6 Powerful Signs It May Be Time to Leave Your Job

6 Powerful Signs It May Be Time to Leave Your Job
Design by Judy Moore in Canva
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As film freelancers, we can never get too comfortable where we are, and sometimes the best decision is to leave your job and move on.  If we want to succeed, we need goals and a long-term plan, and our current job may no longer fit that plan.

At a seminar early in my career, I remember asking a much more experienced a.d. what we should do if we get a better job offer.  Is it ever okay to leave the show we’re on?

He replied that of course, we should leave for a better job offer.  As freelancers, we’re responsible for our careers, and it’s up to us to seize the opportunities that arise.

I’ve gotten quite a few work offers while I’ve been on other jobs.  Some I took and some I didn’t.  It’s up to us to decide whether to stay or go on to the next job.

Here are six powerful signs it may be time to leave your job and move on:

  1. You’re working on a low-budget project and you get an offer that pays more.

Sometimes high-profile people in the industry work on low-budget passion projects. Such was the case on Rust.

However, working on someone else’s low-budget project usually won’t help your career.  You probably won’t get to work on their next big-budget project, so it may make sense to take another job offer for more money.

Working on one or two low-budget projects early in your career to build up your credits is fine, but if you’re receiving job offers for more money, it’s probably time to leave the low-budget work behind and start getting paid what you’re worth.

We’ve all got bills to pay.

2. There’s no opportunity to move up to the next level in your career on the show you’re working on.

It can be frustrating to feel stuck and not making progress in your career, especially when you know you’re ready to move up.  I know the feeling.

If you’ve made your desires known and there are no opportunities where you are, it may be time to start looking elsewhere.  Hopefully, you’ve kept up your contacts so you can let people know you’re ready to move up to the next level.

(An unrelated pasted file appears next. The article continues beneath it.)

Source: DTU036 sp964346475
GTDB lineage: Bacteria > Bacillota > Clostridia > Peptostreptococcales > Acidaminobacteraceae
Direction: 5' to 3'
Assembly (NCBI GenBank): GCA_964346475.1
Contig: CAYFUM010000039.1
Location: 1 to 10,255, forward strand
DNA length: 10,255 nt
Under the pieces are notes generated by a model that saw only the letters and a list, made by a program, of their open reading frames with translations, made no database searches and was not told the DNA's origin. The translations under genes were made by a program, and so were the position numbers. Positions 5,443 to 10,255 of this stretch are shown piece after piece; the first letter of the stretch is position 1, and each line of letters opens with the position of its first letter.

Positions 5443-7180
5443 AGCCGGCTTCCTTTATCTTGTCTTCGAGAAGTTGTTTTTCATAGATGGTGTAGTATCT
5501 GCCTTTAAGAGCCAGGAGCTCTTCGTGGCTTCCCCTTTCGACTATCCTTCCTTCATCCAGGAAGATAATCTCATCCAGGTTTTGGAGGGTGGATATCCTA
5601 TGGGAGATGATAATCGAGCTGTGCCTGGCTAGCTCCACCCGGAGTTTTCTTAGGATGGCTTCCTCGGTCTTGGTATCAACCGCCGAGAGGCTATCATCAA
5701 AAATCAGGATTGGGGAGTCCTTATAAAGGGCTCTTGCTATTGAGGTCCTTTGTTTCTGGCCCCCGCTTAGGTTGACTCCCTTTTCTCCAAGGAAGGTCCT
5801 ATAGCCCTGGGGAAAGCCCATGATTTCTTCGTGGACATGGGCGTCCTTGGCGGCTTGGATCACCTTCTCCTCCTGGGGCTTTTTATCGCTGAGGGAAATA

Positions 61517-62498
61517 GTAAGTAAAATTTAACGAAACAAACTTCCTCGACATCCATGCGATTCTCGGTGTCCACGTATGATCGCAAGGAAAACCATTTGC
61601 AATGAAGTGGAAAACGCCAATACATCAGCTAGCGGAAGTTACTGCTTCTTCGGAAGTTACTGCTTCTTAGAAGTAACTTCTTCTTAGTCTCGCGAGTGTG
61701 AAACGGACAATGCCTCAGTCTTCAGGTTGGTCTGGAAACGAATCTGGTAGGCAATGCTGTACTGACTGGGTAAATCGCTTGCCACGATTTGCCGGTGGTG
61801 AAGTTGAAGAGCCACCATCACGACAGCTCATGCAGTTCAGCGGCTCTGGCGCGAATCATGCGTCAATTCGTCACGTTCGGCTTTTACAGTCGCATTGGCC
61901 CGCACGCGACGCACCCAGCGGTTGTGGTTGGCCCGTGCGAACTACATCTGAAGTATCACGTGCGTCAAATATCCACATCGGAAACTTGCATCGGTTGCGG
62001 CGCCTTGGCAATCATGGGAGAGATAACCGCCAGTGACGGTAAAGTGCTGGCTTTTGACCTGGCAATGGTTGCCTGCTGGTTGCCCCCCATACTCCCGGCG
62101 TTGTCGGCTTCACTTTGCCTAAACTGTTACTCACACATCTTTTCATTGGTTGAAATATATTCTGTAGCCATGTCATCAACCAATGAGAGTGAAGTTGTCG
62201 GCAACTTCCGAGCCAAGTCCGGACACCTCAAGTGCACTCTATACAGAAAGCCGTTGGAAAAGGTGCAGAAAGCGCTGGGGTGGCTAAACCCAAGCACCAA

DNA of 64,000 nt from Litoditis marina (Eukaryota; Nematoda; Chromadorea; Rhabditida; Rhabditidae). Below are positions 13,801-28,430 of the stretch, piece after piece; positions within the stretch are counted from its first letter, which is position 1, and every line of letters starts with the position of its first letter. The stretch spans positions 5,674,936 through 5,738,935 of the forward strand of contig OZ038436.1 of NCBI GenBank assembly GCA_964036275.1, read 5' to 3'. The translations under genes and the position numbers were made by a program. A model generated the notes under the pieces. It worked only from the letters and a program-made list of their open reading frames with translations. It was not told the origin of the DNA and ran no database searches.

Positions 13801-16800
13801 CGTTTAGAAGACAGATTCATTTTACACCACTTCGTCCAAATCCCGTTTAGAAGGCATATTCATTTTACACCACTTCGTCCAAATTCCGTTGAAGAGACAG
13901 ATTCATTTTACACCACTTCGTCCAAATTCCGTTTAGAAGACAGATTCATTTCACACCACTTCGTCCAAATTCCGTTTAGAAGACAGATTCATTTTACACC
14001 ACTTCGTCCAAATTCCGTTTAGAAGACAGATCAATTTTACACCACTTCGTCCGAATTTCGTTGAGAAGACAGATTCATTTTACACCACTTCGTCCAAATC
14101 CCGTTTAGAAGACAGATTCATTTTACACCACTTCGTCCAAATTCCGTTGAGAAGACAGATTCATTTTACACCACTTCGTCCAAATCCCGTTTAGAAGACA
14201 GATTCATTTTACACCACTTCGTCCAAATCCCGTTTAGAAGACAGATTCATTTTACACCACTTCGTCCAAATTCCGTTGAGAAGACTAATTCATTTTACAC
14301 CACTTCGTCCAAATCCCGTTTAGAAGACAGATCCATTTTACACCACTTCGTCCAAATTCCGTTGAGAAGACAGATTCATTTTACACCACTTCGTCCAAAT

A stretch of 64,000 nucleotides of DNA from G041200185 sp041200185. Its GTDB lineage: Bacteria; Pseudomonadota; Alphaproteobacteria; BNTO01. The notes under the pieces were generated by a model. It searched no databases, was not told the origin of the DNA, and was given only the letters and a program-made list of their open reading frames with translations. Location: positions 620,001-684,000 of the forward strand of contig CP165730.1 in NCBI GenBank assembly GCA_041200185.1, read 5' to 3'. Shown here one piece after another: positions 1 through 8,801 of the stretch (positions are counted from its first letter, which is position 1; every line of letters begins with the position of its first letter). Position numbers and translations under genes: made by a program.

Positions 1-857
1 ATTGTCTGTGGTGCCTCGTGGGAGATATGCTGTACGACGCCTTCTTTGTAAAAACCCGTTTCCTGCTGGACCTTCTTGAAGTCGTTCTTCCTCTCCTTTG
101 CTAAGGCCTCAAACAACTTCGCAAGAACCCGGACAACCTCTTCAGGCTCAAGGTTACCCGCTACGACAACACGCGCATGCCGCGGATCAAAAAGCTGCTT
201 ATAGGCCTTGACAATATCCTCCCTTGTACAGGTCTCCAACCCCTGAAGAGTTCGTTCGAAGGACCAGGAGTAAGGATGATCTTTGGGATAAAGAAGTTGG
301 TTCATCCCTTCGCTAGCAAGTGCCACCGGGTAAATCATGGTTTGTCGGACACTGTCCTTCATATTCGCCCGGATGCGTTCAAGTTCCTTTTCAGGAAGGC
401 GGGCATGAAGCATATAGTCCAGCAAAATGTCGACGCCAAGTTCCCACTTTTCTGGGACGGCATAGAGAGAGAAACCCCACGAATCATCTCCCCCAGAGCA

When the right opportunity does come, seize it and step up to the next level of your career.

It beats staying stuck in a job with no chance of advancement.  You’ve got to take some risks to succeed.

3. You’re in the union but working on a non-union show and have the opportunity to work on a union show.

Not every union show is a great opportunity, but you will get health and pension contributions made on your behalf.  You undoubtedly spent a significant amount of money to join the union, so reap the benefits.

Each union has many different contracts, and pay rates are often relatively low in the low-budget agreements.  You may be able to get a better pay rate on a non-union job, but you won’t get benefits.

A union job that pays full scale may be worth taking, though.  You probably joined the union for the ability to work on shows that pay full scale, so if an opportunity presents itself, take it.

4. The people you’re working for treat others poorly.

If there’s ever a scenario where I’d fly out the door the first chance I got, this is it.  You do not owe loyalty to people who mistreat you or other crew members.

I’ve worked on shows with high crew turnover, and it’s often because one or more people at the top make everyone’s life miserable, and the show always feel more difficult than it should.

And don’t get me started about the people who want you on your feet every moment of the day and never think you should sit down.

Considering the grueling hours we work in our industry, the least we deserve is decent people around us.  If that’s not the case in your current job, be ready to bail when the time is right, which may be now.

As I’ve written before, choose the people you work for carefully.  It’s never worth working for people who mistreat the crew.

There’s no upside to working on those jobs, as conditions rarely, if ever, improve.  You’ll only end up with sore feet, an aching back, and your job satisfaction in shreds.

5. You’re offered a job in the area of the industry you want to work in.

If you’re dying to work on feature films and you finally get a call to work on one, take the job.  The same goes for every other area of the industry, and you should be positioning yourself for the kind of career you desire.

However, keep in mind that there’s usually more work and more opportunities to move up to the next level in television than in features.

You’ll also spend more time on distant locations working in features, which may not be what you want if you have a family or don’t like working far from your home base.

6. You get the chance to work with top people in your field.

Years ago, I had a job that was just fine when I got a call to work on a film with a legendary director.  I took it.

Opportunities like that don’t come along every day, and we have to jump at chances like that when they present themselves.

Part of being a freelancer is knowing when to leave your comfortable job for something better, even if it pushes you out of your comfort zone.


It’s not always easy to leave a job that may be comfortable, if not fulfilling, but it’s not always in our best interests to stay.   It’s up to us to take charge of our careers, as no one will look out for our best interests except us.

As long as you act with integrity, ditch the guilt about leaving a job that no longer serves you, and move on.  That’s the difference between having a satisfying career and just a series of jobs.

The choice is ours to make.





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